Tim O’Reilly said, “Obscurity is a far greater threat to authors and creative artists than piracy” in a piece written nearly ten years ago.
And I think he’s right.
Even more so today than a decade ago. Why? Because it’s no longer 100,000 books published every year, it’s over three times that. And that figure doesn’t count eBooks.
Last week, I posted a video featuring Neil Gaiman speaking on the subject of piracy. It has been long theorized that piracy does not hurt sales. It actually helps sales because it increases visibility.
None of our books have DRM enabled and I was very excited to see one of our books on a P2P sharing site, but today I’m going to go one step further.
I want you to steal my book.
Currently on Amazon.com, the eBook for Rowan of the Wood is ranked at 168,578 (4/14 6:36 am). It generally sells somewhere between 2 and 20 copies through Amazon each month.
It is ranked 864,950 on Barnes & Noble.
Here is the experiment:
- Click here to download a .zip file of Rowan of the Wood. It contains the PDF, ePub, html, mobi (for Kindle), and others. No matter which eReader you own (or if you read on your phone or computer), you should be able to read one of the zipped files on your preferred device.
- If you download the free eBook and feel the need to give me something for it, you can donate $1.99 (or any amount) to PayPal. Certainly not necessary, but appreciated.
- For the Kindle, you can buy it for $0.99 from Amazon here.
- For the Nook, you can buy it for $2.99 from Barnes & Noble here.
- For every other eBook reader, you can buy it for $2.99 from Smashwords.
Furthermore, spread it around. Tell everyone. Post the .zip files anywhere you like. Leave a comment here (anonymously if you prefer) and tell me where you post it, then I can Tweet it to my followers.
After over three years in the publishing and marketing trenches, I’ve learned a thing or two. Primarily, most of the books we sell (like 92-98%) are in-person, so giving these eBooks away we have very little to lose if all the piracy fear-mongers are right, which I don’t think they are.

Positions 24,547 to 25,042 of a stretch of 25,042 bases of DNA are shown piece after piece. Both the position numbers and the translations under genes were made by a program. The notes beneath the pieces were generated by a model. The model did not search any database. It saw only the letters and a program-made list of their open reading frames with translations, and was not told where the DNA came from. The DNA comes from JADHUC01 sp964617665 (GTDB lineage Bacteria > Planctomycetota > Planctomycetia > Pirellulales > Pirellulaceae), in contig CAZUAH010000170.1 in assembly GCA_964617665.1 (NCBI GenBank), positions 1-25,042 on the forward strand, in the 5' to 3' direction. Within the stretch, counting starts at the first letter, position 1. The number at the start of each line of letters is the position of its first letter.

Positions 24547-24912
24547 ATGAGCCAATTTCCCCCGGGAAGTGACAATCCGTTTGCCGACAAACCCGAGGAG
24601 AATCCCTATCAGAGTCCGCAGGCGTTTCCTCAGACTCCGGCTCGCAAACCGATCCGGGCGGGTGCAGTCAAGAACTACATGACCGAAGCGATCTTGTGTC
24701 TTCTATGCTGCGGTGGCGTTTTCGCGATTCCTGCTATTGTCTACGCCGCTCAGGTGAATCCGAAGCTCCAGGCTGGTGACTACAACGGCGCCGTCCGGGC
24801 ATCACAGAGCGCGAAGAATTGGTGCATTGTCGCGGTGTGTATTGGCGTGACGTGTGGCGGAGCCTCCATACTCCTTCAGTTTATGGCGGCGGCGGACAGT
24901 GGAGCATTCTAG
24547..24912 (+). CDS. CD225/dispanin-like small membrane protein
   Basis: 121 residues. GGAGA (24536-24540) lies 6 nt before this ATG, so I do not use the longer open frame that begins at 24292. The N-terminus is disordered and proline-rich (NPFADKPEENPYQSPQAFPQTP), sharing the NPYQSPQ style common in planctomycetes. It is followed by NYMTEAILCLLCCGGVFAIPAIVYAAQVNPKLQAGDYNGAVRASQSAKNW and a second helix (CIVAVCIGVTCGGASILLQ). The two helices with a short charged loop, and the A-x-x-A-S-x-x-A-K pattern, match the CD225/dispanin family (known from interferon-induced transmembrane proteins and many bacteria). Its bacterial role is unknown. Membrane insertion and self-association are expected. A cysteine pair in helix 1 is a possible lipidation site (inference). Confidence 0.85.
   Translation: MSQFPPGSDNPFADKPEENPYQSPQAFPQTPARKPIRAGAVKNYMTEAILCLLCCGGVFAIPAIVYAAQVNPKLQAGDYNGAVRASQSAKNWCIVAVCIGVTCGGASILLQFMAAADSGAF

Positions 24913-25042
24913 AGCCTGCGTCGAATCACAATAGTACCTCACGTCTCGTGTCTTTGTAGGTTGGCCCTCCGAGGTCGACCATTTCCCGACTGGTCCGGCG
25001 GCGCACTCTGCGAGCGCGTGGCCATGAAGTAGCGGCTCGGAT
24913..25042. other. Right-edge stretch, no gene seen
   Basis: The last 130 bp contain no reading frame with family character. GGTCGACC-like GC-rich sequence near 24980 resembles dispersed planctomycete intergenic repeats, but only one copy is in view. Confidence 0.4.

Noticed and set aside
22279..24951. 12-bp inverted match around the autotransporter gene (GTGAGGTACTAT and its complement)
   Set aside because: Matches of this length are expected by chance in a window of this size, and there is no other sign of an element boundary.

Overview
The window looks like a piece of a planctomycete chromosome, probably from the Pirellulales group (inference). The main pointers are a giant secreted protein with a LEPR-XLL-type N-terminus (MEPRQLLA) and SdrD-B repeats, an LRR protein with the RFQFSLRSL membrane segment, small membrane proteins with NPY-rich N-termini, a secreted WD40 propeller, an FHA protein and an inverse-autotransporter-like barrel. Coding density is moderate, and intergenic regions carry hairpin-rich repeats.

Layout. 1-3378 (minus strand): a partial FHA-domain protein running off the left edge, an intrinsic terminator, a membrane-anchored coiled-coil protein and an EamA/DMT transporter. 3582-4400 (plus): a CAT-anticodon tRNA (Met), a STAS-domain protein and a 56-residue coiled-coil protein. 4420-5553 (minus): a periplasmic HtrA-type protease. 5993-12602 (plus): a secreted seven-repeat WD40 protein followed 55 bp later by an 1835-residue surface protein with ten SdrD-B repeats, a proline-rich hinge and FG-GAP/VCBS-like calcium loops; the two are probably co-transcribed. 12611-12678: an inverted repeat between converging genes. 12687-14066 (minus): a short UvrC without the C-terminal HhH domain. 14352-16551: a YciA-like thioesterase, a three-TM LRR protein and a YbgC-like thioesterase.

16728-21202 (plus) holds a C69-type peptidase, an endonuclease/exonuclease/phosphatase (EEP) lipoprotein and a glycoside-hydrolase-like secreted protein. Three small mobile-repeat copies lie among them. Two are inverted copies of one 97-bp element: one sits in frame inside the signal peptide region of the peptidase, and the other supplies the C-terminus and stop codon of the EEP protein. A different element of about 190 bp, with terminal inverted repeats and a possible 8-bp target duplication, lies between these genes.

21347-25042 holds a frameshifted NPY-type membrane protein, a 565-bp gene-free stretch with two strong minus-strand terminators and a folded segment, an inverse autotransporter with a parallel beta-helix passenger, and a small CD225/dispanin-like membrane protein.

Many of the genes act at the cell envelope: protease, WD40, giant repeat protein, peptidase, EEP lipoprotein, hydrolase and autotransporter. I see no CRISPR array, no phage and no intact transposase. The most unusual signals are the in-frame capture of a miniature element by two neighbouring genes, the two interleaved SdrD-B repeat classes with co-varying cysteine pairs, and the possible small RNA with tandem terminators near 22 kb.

The successes of J. A. Konrath (who did this experiment last year), Barry Eisler, Amanda Hocking, and Dean Wesley Smith have inspired many authors, including this one. The thought of making $100,000 a year as an author (and that’s modest, considering it would be the income for both me and my husband) is a dream. It’s over twice what we’ve seen so far. J. A. Konrath claims to make this much every two months. Seriously.
Want what someone has? Do what they do.
Just a fraction of Konrath’s sucess would be just fine.
With regards to my new book Publishing and Marketing Realities for the Emerging Author along with the consulting services I offer, I’m thrilled to do marketing experiments like this one. As it will not only help me gain further understanding of today’s marketplace, it will allow me to help other emerging authors become successful. Again. Nothing to lose.
So take my book. Please.
(p. s. if YA fantasy isn’t your thing, my alter-ego O. M. Grey is running a similar experiment for her *strictly* adult steampunk paranormal romance novel Avalon Revisited along with an eAnthology of short stories, poetry, and articles.)
(p. s. s. This entire experiment was inspired by and blatantly stolen from J. A. Konrath.)
What do you think will happen?
Will our eBook sales go up? Will they go down? Will anyone donate? Will they buy our other titles?
Do you think an author should fear piracy, or is obscurity a greater threat? What are the greatest concerns (or rewards) that come from pirating others’ work?